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"the struggle for existence," or in other words "self-defence." (Again he is looking at life through moral or Christian glasses; because if every thing on earth is done in self-defence, even the devil himself is argued out of existence, and God remains creator of the "good" alone.) Nietzsche replies by denying this flatly. He says that the definition is again inadequate. He warns us not to confound Malthus with nature. 1 He admits that the struggle occurs, but only as an exception. "The general aspect of life is not a state of want or hunger; it is rather a state of opulence, luxuriance, and even absurd prodigality — where there is a struggle, it is a struggle for power." Will to power and not will to live is the motive force of life.
        "Wherever I found living matter," he says, "I found will to power, and even in the servant I found the yearning to be master.
        "Only where there is life, there is will: though a not will to live, but thus I teach thee — WILL TO POWER." 2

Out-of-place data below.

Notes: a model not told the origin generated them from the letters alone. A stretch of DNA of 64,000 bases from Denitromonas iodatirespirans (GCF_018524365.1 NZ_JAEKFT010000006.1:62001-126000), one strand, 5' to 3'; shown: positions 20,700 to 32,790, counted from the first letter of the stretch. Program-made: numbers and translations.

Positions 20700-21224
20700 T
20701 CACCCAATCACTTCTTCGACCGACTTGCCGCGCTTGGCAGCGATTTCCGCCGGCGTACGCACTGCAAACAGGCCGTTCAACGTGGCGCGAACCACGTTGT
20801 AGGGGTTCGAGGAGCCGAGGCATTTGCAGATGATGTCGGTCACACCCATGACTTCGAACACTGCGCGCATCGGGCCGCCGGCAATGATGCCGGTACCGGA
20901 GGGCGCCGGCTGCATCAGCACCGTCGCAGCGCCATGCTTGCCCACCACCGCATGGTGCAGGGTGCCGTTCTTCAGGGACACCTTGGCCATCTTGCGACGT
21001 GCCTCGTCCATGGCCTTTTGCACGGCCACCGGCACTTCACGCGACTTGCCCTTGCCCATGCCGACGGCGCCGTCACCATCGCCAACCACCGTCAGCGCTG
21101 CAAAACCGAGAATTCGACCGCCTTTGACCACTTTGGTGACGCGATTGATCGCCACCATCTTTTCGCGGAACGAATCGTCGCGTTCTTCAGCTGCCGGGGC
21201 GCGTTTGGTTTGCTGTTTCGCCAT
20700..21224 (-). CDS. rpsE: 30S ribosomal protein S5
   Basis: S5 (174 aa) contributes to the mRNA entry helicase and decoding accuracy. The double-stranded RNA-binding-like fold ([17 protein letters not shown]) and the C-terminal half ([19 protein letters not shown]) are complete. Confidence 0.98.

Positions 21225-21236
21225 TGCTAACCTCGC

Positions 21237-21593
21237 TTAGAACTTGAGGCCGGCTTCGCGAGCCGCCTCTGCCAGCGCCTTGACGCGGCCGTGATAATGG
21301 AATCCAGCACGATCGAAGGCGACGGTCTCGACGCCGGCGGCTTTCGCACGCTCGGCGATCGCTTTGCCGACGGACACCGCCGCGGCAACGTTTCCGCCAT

Is there no aggression without the struggle for existence? Is there no voluptuousness in a position of power for us own sake? Of course

        1 Twilight of the Idols, Part 9, Aph. 14.
        2 Z., pp. 136, 137.

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there is! And one wonders how these English biologists could ever have been schoolboys without noticing these facts. As Nietzsche points out, however, they are every one of them labouring under the Christian ideal still — in spite of all their upsetting of the first chapter of Genesis, and in spite of all their blasting of the miracles. Put, if life is the supreme aim of all, how is it that many things are valued higher than life by living beings? If the will to live sometimes finds itself overpowered by another will — more particularly in great warriors, great prophets, great artists, and great heroes — what is this mightier force which thus overpowers it? We have heard what Nietzsche calls it — it is the Will to Power.
        "Psychologists should bethink themselves before putting down the instinct of self-preservation as the cardinal instinct of an organic being. A living thing seeks above all to discharge its strength — life itself is Will to Power; self-preservation is only one of the indirect and most frequent results thereof." 1
        In spite of everything we have already said, Nietzsche's disagreement with our own biologists may still seem to many but a play upon words. A moment's meditation, however — more particu-

        1 G. E., p. 20.